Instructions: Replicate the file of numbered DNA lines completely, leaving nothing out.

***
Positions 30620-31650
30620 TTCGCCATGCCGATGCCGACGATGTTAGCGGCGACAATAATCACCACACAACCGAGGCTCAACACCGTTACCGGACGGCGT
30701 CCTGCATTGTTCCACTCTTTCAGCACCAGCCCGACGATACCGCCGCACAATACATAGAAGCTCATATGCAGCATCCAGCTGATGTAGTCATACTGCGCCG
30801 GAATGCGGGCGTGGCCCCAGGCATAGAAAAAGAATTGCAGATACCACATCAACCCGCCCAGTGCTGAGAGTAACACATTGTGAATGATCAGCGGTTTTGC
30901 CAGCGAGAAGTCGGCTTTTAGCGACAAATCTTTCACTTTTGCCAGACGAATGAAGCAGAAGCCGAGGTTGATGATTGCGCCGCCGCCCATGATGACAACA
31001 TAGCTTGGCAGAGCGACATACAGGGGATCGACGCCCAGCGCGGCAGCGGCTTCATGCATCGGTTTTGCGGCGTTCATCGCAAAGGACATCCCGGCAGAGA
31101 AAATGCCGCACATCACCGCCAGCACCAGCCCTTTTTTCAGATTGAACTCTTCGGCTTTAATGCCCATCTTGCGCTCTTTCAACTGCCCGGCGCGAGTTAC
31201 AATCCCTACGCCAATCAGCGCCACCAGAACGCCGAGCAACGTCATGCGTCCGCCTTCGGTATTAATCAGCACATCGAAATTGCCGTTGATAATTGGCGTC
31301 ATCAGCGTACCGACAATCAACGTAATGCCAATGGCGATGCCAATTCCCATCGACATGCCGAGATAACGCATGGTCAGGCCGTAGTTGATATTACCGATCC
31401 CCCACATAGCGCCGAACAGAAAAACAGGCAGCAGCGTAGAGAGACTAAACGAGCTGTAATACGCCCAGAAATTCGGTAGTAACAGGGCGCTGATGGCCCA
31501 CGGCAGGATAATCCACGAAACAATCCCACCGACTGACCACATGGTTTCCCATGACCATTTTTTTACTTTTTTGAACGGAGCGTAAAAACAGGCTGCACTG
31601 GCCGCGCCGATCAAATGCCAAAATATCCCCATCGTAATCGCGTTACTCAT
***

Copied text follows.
Positions 30620-31650
30620 TTCGCCATGCCGATGCCGACGATGTTAGCGGCGACAATAATCACCACACAACCGAGGCTCAACACCGTTACCGGACGGCGT
30701 CCTGCATTGTTCCACTCTTTCAGCACCAGCCCGACGATACCGCCGCACAATACATAGAAGCTCATATGCAGCATCCAGCTGATGTAGTCATACTGCGCCG
30801 GAATGCGGGCGTGGCCCCAGGCATAGAAAAAGAATTGCAGATACCACATCAACCCGCCCAGTGCTGAGAGTAACACATTGTGAATGATCAGCGGTTTTGC
30901 CAGCGAGAAGTCGGCTTTTAGCGACAAATCTTTCACTTTTGCCAGACGAATGAAGCAGAAGCCGAGGTTGATGATTGCGCCGCCGCCCATGATGACAACA
31001 TAGCTTGGCAGAGCGACATACAGGGGATCGACGCCCAGCGCGGCAGCGGCTTCATGCATCGGTTTTGCGGCGTTCATCGCAAAGGACATCCCGGCAGAGA
31101 AAATGCCGCACATCACCGCCAGCACCAGCCCTTTTTTCAGATTGAACTCTTCGGCTTTAATGCCCATCTTGCGCTCTTTCAACTGCCCGGCGCGAGTTAC
31201 AATCCCTACGCCAATCAGCGCCACCAGAACGCCGAGCAACGTCATGCGTCCGCCTTCGGTATTAATCAGCACATCGAAATTGCCGTTGATAATTGGCGTC
31301 ATCAGCGTACCGACAATCAACGTAATGCCAATGGCGATGCCAATTCCCATCGACATGCCGAGATAACGCATGGTCAGGCCGTAGTTGATATTACCGATCC
31401 CCCACATAGCGCCGAACAGAAAAACAGGCAGCAGCGTAGAGAGACTAAACGAGCTGTAATACGCCCAGAAATTCGGTAGTAACAGGGCGCTGATGGCCCA
31501 CGGCAGGATAATCCACGAAACAATCCCACCGACTGACCACATGGTTTCCCATGACCATTTTTTTACTTTTTTGAACGGAGCGTAAAAACAGGCTGCACTG
31601 GCCGCGCCGATCAAATGCCAAAATATCCCCATCGTAATCGCGTTACTCAT